As David Pimentel, professor of ecology in Cornell University’s College of Agriculture and Life Sciences, reported, “If all the grain currently fed to livestock in the United States were consumed directly by people, the number of people who could be fed would be nearly 800 million.”

A steak contains excellent sources of protein, iron, and vitamin B-12. Although these items are a key factor to human growth, people are blindfolded when it comes to what meat really is: a slab of animal flesh, bone, tissues and cells. For those who are worried about the loss of jobs in the U.S. if vegetarianism gains ground and slaughterhouses are put out of business, consider that there are over six million job openings every year.

Some people fear that a transformation from omnivorous diets to vegetarian diets will harmfully affect the health of many Americans. A weaning process is required to start a new diet, but baby steps to improved health are still impactful in a positive way.

Many people make the claim that animals are treated with kindness in the slaughterhouse and that they want to give up their lives for humans. Yet there is no such thing as “humane slaughter.” Any living sentient being that feels pain wants to eat, sleep, drink, reproduce, and live. No animal is being served its favorite meal, getting constant affection, or living anything close to a good life while they are on their way to the blade. Humans like to claim they are predators and hunters, but in reality, they hand over big money to large companies who hire people who do not value animal life. These people  kill animals for “food” because others humans do not want to do it themselves.

I have been a vegetarian for two years. I adopted the diet at age 13 when I was surfing the web and saw behind-the-scenes videos of a slaughterhouse. For months, I tried to convince my parents to allow me to adopt a vegetarian diet, due to my love for animals.  Never have I regretted this decision in my life, in fact, I wish I began being a vegetarian earlier in my life. My diet has never harmfully impacted my lifestyle. Instead, I feel much happier knowing that I live a life with un-bloodied hands.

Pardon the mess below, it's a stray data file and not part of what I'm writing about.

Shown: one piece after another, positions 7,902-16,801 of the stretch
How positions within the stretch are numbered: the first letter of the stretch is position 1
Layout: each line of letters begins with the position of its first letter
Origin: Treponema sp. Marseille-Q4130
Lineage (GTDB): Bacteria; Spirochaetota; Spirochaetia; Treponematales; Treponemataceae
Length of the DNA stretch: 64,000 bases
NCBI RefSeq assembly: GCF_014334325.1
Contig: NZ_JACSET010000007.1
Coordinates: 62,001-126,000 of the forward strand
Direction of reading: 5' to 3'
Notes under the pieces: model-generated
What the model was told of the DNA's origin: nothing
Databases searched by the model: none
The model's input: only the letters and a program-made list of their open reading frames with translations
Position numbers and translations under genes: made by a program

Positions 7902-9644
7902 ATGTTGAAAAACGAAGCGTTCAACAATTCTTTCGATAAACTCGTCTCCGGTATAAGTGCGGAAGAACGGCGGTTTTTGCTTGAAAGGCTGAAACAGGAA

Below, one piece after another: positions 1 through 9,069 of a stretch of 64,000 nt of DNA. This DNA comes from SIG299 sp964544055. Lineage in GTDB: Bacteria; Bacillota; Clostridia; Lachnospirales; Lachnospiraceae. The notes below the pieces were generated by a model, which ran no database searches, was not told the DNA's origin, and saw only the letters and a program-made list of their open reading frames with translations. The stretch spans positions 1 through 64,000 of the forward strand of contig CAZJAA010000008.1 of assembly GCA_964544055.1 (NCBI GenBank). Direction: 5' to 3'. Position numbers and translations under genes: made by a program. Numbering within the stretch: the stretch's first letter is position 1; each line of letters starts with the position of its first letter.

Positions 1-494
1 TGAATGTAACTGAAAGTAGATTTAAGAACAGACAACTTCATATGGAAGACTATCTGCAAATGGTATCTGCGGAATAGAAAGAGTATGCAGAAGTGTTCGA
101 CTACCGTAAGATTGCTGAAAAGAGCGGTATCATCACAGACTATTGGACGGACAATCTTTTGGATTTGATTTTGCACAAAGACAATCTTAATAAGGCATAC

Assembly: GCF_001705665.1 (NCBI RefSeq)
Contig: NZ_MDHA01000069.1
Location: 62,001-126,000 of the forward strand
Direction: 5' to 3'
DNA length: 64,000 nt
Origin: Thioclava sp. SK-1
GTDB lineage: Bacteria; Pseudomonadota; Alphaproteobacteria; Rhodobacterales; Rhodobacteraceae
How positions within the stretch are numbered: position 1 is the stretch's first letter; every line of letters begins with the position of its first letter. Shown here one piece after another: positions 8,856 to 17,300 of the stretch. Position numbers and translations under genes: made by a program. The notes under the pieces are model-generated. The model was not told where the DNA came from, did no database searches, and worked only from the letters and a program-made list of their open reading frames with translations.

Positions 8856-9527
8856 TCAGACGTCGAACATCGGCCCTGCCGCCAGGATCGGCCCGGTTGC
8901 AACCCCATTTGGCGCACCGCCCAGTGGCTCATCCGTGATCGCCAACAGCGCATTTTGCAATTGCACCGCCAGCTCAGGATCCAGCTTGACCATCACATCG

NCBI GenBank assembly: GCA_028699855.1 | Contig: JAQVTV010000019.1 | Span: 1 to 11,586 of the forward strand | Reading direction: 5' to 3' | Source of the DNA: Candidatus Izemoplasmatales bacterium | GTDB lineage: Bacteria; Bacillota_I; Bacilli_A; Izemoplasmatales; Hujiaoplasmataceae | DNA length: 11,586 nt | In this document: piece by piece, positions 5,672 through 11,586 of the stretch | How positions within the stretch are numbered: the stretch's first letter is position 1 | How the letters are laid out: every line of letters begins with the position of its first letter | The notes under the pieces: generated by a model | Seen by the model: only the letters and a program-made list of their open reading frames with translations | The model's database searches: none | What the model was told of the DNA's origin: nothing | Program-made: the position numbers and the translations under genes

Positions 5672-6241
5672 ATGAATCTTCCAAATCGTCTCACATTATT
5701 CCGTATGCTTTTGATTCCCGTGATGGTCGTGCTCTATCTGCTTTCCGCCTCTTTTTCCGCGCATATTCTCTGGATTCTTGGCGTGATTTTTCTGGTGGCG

Kicking, screaming, crying in pain, that is what animals endure day-by-day, just so one selfish human can get one meal out of their flesh. There is a reason slaughterhouses have metal walls; they are designed to blind people from the torture and pain that goes on inside. Humans are the only species capable of freedom, and the only species with rights. Animals are exploited every day for they bodies, and in one way it is similar to a prostitution. Although the prostitute gets paid, their job is illegal. Animals get tortured and shoved into a killing machine full of knives slicing their throats, while more knives rip into their skin attempting to cut off their hooves, while even more knives dissect their bodies to fulfill the human addiction for flesh.

Imagine living in a cage in the dark, unable to move, day after day.

The suffering of today’s American farm animals is almost beyond belief.

As actor Casey Affleck said, “they don’t have a choice, but you do, and their lives depend on it.”

Take one moment to think about a sacred animal who does not want to die. Think about what it feels like to be in a cage, tasered, kicked, and beaten until death. Think of the suffering. One life destroyed for a hamburger? It’s not worth it; every being has the right to life.

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Voice of the Notre Dame Prep Saints
Student editorial: The case for vegetarianism